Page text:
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Elk State Forest Wild and Natural Areas

Pennsylvania’s state forest system includes dozens of special wild and natural areas set aside to protect unique or unusual biologic, geologic, scenic, and historical features; or to showcase outstanding examples of the state’s major forest communities.

Natural areas are “managed” by nature and direct human intervention is limited. They:

  • Provide places for scenic observation
  • Protect special plant and animal communities
  • Conserve outstanding examples of natural beauty

Wild areas are generally extensive tracts managed to protect the forest’s wild character and to provide backcountry recreational opportunities.

Quehanna Wild Area

This area was once an industrial complex leased to the Curtis Wright Corporation for jet engine and nuclear research. It was returned to the commonwealth in 1966.

In the early 1990s, the elk herd expanded its range into this 50,000-acre tract.

The Quehanna Wild Area is jointly administered by Elk and Moshannon state forest districts. Snowmobiling, vehicular camping, and off-road vehicle use are prohibited to protect the wild character of the area.

See the Quehanna Wild Area Fact Sheet (PDF) for more information.

Square Timber Wild Area

At approximately 8,461 acres (a portion of which is in the Bucktail State Park Natural Area), this area features deep narrow valleys and steep ridges.

See the Square Timber Wild Area Fact Sheet (PDF) for more information.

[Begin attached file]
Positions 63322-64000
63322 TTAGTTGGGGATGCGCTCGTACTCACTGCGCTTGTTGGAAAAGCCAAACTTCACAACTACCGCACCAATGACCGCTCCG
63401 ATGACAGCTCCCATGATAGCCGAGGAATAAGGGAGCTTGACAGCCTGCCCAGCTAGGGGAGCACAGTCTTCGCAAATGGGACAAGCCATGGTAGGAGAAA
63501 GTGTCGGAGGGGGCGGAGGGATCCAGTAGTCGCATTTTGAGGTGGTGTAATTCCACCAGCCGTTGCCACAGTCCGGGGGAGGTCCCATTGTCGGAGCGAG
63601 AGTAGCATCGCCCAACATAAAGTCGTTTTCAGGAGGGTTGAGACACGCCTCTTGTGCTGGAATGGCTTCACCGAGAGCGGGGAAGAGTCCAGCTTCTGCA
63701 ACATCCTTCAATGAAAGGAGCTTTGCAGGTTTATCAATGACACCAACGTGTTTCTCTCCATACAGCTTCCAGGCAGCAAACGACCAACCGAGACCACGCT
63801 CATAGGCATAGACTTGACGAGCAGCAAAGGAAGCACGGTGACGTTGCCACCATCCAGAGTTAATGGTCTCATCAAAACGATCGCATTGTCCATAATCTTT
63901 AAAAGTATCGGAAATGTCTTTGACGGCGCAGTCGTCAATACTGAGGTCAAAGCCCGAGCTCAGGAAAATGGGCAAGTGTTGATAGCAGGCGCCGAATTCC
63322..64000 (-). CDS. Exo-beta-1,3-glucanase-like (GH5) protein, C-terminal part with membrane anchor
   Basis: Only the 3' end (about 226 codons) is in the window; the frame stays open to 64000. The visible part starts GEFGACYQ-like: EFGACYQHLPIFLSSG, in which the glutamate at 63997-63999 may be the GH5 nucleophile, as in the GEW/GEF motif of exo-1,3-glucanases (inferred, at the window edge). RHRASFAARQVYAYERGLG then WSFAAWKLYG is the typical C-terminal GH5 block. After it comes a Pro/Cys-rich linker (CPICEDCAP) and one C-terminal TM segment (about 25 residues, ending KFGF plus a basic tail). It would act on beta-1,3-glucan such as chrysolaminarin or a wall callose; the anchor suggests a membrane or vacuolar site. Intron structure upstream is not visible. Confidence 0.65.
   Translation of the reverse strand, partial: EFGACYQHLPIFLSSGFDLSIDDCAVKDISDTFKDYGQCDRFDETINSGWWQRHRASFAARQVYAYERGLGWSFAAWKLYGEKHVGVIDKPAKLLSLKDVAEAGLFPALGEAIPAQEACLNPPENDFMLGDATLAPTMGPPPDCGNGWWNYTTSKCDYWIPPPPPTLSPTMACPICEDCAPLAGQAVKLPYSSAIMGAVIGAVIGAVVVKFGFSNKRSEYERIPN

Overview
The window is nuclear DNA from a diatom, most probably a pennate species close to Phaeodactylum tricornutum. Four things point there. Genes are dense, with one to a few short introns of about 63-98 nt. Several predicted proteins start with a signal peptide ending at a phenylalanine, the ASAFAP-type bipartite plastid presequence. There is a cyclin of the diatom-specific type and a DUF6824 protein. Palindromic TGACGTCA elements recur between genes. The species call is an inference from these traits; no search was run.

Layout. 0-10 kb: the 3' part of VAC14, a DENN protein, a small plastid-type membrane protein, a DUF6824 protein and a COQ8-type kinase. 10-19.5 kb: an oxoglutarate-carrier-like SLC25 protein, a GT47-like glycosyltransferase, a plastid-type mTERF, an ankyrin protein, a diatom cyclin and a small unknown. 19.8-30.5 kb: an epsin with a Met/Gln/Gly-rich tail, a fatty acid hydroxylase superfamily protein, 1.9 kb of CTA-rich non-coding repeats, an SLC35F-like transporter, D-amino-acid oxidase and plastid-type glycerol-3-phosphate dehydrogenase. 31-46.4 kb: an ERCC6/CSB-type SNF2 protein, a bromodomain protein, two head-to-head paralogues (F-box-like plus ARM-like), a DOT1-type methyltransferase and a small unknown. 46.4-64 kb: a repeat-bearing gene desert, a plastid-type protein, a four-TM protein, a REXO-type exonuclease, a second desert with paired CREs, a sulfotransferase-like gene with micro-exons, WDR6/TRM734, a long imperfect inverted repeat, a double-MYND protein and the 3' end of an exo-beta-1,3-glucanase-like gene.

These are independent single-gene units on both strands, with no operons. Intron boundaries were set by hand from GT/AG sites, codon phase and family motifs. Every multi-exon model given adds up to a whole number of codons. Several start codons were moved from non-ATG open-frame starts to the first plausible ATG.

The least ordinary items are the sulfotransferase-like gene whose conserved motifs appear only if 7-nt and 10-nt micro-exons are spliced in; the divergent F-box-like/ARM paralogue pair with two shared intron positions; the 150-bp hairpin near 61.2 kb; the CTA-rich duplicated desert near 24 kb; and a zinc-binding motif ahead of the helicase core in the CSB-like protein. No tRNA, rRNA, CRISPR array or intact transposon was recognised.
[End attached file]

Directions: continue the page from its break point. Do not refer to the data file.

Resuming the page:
Johnson Run Natural Area

This 216-acre wilderness features an old-growth hemlock-hardwood mix.

Lower Jerry Run Natural Area

This 892-acre natural area is noted for its old-growth pine and hemlock trees.

Pine Tree Trail Natural Area

This 276-acre gem features an old-growth white pine plantation.

Bucktail State Park Natural Area

This is a 75-mile scenic drive from Emporium to Lock Haven, and contains views of some 16,433 acres in Elk and Sproul state forests.

All state-owned land visible from Route 120 (rim to rim along the Susquehanna River and Sinnemahoning Creek) was legislated “state park” status in 1933 at a time when the Department of Forests and Waters did not have a state park system.

The “Bucktail” name is considered a memorial honoring Civil War volunteers who traveled this corridor to serve the Union. It was designated a state natural area in 1975.

M.K. Goddard/Wykoff Run Natural Area

This 1,215-acre tract is an excellent example of hydric hemlock and white birch forest types.